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LoveReading Library of the Month #2: Orkney Library

Liz Robinson

By Liz Robinson on 20th September 2018

Our second installment of Library of the Month takes us just past the northeastern coast of Scotland to Orkney Library. Read on to find out more about the oldest public library service in Scotland.

Orkney Library is rather special, though I’ve never been (it is on my list of places to visit), I avidly follow them on twitter @OrkneyLibrary as they have such a strong, vibrant social media presence. Have a quick look at their twitter feed and you can see why our libraries are so necessary and important in our local communities. A little bit of humour and lots of interesting snippets keep me (and over 41,000 other twitter users) thoroughly entertained.

Tell us about your library and the area it sits in.

We are a small island library service serving 21,500 people in Scotland’s smallest local authority. Our headquarters are in Kirkwall with a branch in Stromness which is part of a multi purpose council facility.  We have a mobile library service and a book box service for library members on our smallest islands. There is also a Home Library Service for people who cannot visit our library buildings. Orkney Library and Archive is the oldest public library service in Scotland, established in 1683 and we were delighted to win the Booksellers Library of the Year award in 2015.

Describe your library in three words.

More Than Books

Apart from plenty of reading material, what other services does your library offer?

Apart from reading material we offer museum loan boxes, jigsaws, DVDs, music on CD, and a free music service which allows library members to download and stream their favourite tracks. We have wifi facilities and public access computers. We also offer meeting rooms and foyer space for hire.

What is the strangest book-related question your team has been asked?

A lady emailed from Brisbane asking about books she had read which were written by a woman who had been a teacher and had moved to Orkney for health reasons. She said that the books were set in the 1960s and the author’s name began with B. After much searching we came up with 'The Windswept Isles' by Elizabeth Balneaves, which was actually about Shetland, not Orkney but our Australian reader was sure that wasn’t it and had just come back from a walking tour of Flinders Island where one of the other walkers has read the same books and they knew they were set in Orkney. We were baffled. Two and a half months later we got an email from the same reader who told us that she had just woken up and remembered the authors name. it was Lillian Beckwith, who’s books are set on Skye! A wild author chase but a happy ending.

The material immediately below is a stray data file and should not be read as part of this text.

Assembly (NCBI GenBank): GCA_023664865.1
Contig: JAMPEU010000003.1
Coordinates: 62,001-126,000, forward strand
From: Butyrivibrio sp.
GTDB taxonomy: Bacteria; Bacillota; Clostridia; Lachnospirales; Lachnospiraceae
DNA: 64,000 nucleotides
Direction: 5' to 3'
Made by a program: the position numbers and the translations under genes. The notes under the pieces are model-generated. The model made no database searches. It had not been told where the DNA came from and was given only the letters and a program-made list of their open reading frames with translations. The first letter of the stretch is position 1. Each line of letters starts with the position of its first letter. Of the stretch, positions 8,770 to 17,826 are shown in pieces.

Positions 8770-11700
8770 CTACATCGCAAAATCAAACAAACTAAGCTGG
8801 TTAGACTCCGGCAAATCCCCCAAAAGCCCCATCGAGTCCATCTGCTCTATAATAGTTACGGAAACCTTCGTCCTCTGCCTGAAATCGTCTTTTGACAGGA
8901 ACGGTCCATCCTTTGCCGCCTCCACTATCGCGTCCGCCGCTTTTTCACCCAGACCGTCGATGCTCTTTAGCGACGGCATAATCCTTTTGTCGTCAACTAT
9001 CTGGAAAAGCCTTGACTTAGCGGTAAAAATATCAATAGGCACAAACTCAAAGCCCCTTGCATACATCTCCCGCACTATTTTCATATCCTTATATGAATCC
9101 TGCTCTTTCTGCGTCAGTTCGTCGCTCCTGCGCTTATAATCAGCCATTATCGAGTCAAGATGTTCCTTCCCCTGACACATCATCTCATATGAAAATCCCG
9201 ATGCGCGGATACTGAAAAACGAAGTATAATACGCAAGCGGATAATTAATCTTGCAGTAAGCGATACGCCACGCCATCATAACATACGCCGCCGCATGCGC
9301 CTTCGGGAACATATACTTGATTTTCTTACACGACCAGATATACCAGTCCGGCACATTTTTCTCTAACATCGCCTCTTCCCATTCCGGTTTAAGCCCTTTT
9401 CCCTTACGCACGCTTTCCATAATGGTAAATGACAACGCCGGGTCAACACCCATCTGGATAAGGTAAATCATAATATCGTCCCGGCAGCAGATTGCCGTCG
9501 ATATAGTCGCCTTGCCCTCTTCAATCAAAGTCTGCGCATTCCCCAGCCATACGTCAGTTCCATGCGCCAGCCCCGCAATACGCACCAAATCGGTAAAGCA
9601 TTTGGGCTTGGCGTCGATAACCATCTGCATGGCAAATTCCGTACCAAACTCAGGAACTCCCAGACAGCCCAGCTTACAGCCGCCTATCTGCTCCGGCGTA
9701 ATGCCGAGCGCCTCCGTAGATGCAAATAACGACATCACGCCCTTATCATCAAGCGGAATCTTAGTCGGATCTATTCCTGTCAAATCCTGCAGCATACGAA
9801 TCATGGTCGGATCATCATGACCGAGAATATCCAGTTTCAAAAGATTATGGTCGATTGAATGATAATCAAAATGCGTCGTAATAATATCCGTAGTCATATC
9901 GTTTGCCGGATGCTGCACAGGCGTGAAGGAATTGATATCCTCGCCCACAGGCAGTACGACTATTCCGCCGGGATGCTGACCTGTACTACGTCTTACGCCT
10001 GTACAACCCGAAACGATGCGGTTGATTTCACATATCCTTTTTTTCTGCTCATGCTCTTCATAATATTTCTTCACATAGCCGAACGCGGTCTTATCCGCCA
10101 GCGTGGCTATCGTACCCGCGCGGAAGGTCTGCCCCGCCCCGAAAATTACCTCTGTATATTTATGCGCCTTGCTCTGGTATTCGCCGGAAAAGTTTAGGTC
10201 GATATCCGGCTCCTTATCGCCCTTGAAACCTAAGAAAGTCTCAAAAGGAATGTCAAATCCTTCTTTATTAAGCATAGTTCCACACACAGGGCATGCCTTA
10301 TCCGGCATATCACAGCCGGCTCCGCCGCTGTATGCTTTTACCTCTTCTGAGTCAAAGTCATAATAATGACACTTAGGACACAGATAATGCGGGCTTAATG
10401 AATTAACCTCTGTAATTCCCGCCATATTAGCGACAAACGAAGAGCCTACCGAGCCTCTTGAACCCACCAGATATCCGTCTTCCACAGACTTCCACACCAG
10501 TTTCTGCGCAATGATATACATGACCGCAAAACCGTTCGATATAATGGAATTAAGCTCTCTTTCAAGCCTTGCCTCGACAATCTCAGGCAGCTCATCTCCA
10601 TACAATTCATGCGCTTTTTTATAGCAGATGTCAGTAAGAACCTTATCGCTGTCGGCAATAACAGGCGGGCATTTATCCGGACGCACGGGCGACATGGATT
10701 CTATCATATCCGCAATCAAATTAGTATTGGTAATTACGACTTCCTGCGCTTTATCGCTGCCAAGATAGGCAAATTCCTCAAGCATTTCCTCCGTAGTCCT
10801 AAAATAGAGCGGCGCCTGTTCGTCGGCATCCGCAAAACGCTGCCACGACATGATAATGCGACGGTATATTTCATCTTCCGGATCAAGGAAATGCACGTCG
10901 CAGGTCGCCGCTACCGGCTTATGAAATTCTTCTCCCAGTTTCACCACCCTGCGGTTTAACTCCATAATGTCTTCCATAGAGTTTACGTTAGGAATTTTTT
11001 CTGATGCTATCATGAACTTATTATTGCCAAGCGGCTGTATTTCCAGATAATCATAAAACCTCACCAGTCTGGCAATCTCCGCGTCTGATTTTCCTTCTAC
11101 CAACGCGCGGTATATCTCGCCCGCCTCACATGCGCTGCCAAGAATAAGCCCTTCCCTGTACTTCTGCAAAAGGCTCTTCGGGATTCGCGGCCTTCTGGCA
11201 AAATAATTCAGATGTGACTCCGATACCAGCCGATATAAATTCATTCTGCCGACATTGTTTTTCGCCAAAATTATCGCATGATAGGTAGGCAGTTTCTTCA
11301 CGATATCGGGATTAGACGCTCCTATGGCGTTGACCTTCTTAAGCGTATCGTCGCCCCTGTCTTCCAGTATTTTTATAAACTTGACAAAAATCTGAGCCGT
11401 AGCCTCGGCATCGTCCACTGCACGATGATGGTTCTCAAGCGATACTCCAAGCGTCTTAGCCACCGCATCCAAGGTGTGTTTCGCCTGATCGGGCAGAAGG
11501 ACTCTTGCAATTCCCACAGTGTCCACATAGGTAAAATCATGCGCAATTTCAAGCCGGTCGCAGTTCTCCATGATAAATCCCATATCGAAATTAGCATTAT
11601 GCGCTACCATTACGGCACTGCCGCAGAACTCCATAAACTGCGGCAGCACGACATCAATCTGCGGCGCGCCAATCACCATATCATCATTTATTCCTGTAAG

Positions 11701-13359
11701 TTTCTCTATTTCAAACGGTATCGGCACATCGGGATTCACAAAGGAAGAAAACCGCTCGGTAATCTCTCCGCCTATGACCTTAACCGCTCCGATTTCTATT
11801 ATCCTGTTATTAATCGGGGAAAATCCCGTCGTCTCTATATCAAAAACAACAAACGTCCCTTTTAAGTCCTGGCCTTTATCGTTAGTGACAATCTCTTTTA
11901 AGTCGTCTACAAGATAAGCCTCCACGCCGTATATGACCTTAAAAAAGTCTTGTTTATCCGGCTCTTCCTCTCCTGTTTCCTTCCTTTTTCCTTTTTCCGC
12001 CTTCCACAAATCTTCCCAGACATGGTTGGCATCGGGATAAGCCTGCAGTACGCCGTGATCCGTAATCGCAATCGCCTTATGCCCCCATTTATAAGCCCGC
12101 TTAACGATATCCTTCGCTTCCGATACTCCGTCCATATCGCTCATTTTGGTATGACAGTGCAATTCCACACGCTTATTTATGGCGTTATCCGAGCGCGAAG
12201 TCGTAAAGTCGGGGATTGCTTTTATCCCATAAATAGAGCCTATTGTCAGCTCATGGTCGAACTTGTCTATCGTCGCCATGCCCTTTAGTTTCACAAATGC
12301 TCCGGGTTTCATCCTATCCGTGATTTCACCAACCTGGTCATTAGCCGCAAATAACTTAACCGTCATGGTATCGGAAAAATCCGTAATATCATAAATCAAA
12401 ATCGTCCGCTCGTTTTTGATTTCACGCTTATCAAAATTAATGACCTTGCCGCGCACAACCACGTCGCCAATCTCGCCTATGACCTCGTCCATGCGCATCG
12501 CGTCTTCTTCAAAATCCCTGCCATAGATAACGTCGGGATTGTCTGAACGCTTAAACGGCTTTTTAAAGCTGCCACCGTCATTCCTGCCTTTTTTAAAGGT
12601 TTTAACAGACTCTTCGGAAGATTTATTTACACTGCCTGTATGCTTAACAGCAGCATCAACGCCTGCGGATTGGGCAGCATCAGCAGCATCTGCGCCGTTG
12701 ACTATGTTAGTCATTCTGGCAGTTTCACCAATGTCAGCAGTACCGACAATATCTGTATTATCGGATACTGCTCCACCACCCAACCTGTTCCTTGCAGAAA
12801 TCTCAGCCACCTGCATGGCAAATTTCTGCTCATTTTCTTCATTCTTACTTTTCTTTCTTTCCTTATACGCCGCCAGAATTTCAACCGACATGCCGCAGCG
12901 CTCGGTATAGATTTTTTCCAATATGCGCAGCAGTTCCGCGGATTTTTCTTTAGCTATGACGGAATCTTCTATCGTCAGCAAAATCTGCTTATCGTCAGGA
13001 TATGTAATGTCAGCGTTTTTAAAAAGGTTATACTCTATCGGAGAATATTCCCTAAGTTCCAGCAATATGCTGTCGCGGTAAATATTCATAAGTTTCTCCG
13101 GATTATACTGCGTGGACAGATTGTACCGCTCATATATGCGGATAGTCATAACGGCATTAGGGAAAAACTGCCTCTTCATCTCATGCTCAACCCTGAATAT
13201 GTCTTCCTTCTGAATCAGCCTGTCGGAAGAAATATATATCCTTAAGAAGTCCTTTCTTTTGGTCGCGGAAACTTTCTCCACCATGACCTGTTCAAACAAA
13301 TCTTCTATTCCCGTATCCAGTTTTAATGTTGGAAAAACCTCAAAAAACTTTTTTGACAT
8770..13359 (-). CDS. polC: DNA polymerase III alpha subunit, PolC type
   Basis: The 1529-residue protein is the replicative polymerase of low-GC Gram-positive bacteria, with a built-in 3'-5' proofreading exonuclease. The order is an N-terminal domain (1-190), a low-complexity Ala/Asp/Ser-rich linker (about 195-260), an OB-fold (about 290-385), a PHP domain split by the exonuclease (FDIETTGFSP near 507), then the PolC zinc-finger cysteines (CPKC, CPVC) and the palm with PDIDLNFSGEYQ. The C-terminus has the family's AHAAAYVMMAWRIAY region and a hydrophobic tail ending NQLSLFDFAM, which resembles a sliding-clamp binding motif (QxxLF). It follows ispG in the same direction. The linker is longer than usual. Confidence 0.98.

If you were to become a character from a book for the day, who would it be and why?

It would be Winnie-the-Pooh for his kind, optimistic outlook on life and his dear love of his trusted friends. A great team player.

What’s been the biggest surprise about working in a library?

Is that it’s all about the people, not about the books. Our library service is about the people in our community and how they use the space and resources to enrich their lives, support their work and spend time with their families.

What are your top three must-reads?

The Orkneyinga Saga, Harry Potter and the Chamber of Secrets and the very wonderful Ocean, A photicular Book which (when its in the library) we play with on a daily basis.

What is your favourite book from your childhood, and why did you love it?

My favourite book when I was growing up was A Child’s Garden of Verses by R. L. Stevenson.  It felt like opening a treasure chest whenever I turned the pages because the illustrations by Brian Wildsmith were the most beautiful pictures I had ever seen. Gazing at those pictures as my mum read me the wonderful words is one of my favourite childhood memories.

Why are libraries such a vital link in our communities?

A library is central to its community and everyone uses it in different ways.  There can be no other service that is free and inclusive, with no need to book and the flexibility to be used by all sorts of people in all kinds of ways.

Keep up to date with Orkney library through their website (, Email (, Twitter (@OrkneyLibrary) and Facebook (@orkneylibraryandarchive).

If you enjoyed this, why not read our other Library of the month features?

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